Two of the many events I have on my spring 23 schedule. Sip it and Tippet at the Ledge Brewing Company on May 13th and White Nose Pete Fly Fishing Festival on June 12th. Both events are well worth attending there will be numerous tyers, vendors along with people interested in fly tying and fishing. More information on the LB event www.ledgebrewing.com
More information on WNP www.rangeleymaine.com/calendar/event/11514
I will have the full line of HMH Vises on display and will be tying on Partridge and Sprite Hooks. There will be fly shops at these events that carry those vises and hooks as well as the Scott Biron Signature Series Ewing Saddles so swing by and visit these great events.
HMH Vise www.tyingvise.com
My vise is an HMH TRV its an excellent all round precision tying vise. I often get asked about this vise and why I use it. My answer is simple "Performance is Reality" To be more detailed I tie a lot of long hook and tandem streamer flies. Having the hooks secure in the vise is of upmost importance to me. The TRV has several grooves in their jaws that aid in stabilizing these longer hooks. If I have a 10x long hook in my vise it gets held securely so I can tie with no sliping of the hook in the jaws. As strong as these jaws are with larger hooks they perform equally as well with smaller hooks where you do not need to use the grooves to hold the hook. When I'm tying nymph or caddis dry flies the hooks are held with no issue. Recently I tied some Wulff patterns on historic Partridge Salmon hooks and scratching the hook finish is always a worry. That was not the issue with the TRV the hooks looked new after the flies were tied.
The TRV stands for true rotary vise. The TRV is the first vise HMH has made with a True inline Rotary action. This means the hook shank can be aligned with the axis of rotation of the vise, allowing materials to be held while the hook is rotated. I'm guilty of not using the rotary function on my TRV to its full capability. Mostly because I'm old fashion and feel I can wrap materials by hand faster. Everyone developes a comfort zone and there are no right or wrong ways to do most things in fly tying.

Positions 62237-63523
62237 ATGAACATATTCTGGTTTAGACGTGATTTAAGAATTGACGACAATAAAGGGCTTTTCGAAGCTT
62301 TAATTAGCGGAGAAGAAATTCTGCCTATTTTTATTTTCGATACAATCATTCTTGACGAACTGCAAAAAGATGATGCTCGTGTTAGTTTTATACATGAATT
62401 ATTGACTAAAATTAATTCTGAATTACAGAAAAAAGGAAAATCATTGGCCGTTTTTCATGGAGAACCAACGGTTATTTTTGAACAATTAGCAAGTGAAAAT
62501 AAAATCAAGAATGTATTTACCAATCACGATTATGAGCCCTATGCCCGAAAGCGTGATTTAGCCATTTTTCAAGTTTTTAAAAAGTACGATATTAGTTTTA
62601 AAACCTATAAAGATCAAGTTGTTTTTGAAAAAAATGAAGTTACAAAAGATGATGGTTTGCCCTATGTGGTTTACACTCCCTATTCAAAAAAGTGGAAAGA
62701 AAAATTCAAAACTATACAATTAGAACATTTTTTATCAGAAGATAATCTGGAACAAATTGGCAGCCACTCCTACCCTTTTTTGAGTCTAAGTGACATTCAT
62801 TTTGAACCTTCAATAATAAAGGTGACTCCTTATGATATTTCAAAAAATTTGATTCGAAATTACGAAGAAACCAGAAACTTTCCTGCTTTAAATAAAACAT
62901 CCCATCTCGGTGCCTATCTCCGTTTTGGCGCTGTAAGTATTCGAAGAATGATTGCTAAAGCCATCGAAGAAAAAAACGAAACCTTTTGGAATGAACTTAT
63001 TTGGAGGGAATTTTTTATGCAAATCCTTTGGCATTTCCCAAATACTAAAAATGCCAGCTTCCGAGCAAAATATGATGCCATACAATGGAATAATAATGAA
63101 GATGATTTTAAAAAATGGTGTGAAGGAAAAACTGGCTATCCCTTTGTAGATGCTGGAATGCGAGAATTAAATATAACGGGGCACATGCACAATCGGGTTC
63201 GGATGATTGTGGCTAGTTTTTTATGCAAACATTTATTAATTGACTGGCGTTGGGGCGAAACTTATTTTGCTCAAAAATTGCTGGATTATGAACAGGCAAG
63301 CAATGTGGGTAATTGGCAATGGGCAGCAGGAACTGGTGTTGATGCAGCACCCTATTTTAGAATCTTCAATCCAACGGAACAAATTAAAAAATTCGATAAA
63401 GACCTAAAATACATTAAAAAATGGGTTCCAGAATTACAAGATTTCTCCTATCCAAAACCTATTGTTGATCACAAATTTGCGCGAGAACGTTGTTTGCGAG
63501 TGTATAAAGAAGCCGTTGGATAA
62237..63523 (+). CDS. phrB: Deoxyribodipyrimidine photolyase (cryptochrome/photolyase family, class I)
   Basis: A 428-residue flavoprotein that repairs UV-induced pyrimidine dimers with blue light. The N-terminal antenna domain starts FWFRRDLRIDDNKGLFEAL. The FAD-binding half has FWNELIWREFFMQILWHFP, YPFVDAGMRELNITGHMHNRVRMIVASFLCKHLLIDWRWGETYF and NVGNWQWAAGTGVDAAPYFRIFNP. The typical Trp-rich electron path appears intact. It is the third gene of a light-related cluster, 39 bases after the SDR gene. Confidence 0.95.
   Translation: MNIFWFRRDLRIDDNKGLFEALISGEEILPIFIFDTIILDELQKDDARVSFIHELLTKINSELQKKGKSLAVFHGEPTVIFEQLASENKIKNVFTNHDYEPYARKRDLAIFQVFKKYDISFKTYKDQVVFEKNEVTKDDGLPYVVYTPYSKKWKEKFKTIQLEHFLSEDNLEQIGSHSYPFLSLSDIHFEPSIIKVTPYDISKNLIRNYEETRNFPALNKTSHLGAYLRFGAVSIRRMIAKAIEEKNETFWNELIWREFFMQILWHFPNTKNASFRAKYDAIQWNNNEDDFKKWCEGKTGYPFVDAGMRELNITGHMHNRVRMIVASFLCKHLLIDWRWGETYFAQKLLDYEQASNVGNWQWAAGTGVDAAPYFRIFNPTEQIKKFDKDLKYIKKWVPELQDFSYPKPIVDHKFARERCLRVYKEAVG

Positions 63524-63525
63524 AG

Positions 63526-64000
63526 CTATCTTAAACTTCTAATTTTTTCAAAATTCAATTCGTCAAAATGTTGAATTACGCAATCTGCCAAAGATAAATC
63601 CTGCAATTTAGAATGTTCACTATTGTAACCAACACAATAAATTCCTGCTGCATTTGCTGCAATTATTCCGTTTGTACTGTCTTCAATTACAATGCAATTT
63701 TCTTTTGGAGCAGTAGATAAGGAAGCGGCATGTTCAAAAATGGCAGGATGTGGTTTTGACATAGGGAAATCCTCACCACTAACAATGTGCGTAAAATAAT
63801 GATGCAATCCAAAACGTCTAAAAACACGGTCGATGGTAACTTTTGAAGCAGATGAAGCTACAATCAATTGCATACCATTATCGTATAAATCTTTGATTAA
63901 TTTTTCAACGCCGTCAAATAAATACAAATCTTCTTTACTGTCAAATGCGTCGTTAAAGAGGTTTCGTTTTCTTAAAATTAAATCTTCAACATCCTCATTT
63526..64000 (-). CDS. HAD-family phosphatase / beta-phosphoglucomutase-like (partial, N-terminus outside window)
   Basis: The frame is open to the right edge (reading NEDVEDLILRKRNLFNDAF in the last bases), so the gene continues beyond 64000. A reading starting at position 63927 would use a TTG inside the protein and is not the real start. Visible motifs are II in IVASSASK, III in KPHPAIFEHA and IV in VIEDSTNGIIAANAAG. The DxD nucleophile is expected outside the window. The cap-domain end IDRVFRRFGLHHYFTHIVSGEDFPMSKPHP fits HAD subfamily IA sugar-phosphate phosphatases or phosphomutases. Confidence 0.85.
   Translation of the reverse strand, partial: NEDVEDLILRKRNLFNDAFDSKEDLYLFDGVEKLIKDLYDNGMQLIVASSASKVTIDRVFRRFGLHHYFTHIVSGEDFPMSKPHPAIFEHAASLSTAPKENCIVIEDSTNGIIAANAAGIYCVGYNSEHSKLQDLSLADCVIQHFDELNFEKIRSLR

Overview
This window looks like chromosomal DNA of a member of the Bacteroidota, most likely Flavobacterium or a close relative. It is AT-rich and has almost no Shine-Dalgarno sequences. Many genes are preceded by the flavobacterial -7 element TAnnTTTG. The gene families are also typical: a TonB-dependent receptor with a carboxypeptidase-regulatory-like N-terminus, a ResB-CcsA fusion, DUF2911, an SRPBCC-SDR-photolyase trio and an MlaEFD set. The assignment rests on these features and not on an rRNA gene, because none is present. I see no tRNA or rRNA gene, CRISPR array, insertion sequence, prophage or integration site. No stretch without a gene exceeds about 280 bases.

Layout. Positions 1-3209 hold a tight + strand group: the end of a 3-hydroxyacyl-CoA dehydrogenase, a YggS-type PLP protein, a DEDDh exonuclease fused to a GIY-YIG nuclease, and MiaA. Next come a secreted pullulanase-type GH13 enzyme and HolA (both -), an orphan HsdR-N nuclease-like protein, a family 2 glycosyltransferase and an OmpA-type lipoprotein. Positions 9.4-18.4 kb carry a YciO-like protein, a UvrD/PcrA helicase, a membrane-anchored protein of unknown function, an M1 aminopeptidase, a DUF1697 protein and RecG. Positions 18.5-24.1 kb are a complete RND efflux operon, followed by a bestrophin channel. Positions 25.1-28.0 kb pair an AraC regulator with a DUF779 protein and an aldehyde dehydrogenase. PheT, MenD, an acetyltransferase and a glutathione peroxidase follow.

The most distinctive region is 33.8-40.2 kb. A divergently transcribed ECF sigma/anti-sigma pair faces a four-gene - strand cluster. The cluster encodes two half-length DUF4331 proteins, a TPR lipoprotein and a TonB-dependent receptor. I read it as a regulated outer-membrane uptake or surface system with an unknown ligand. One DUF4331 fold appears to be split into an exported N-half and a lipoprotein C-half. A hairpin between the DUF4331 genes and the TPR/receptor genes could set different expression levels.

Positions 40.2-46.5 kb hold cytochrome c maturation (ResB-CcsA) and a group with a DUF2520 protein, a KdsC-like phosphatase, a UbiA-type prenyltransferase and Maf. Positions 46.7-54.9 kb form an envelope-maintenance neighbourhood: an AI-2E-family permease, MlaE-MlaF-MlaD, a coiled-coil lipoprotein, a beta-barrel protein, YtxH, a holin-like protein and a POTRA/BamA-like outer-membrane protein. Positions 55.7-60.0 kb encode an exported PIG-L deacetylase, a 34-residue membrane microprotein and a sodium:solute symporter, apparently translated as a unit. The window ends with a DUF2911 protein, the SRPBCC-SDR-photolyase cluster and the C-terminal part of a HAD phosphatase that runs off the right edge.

I have two TRV's one is a C-Clamp the other is the pedestal and I tie on the C-Clamp the most but need the pedestal to use at show where the table does not work with th C-clamp. Again it's just being old fashion and starting off with a C-Clamp then not moving away from one. If you look at the photo with this blog the hook used on the fly is a Partridge CS-9x and it's mounted in the second groove of the vise jaws. If I tie on a 7x hook I use the first groove.
On a personal note I'm willing to bet I've heard from dozens of people who asked me about TRVs they were considering purchasing. Every one has taken the time to reach out after they purchased one to thank me and to say it was the best purchase they have made for fly tying. Some of my friends who like me tied for over 50 years on other vises have tried my HMH and switched. There's a vise for every tyer out there and the HMH TRV works to fit 100% of my tying needs. It is not a beginner vise, it is a vise that will last you a lifetime. HMH has a vise for every level tyer. I teach all of my beginner fly tying classes on the HMH Spartan which is equally a great vise and often is the vise I find students enjoying as their first vise. Reach out to me if you have questions on any of the HMH line as I'm more than happy to answer them.
Scott Biron is a fly tyer from New Hampshire.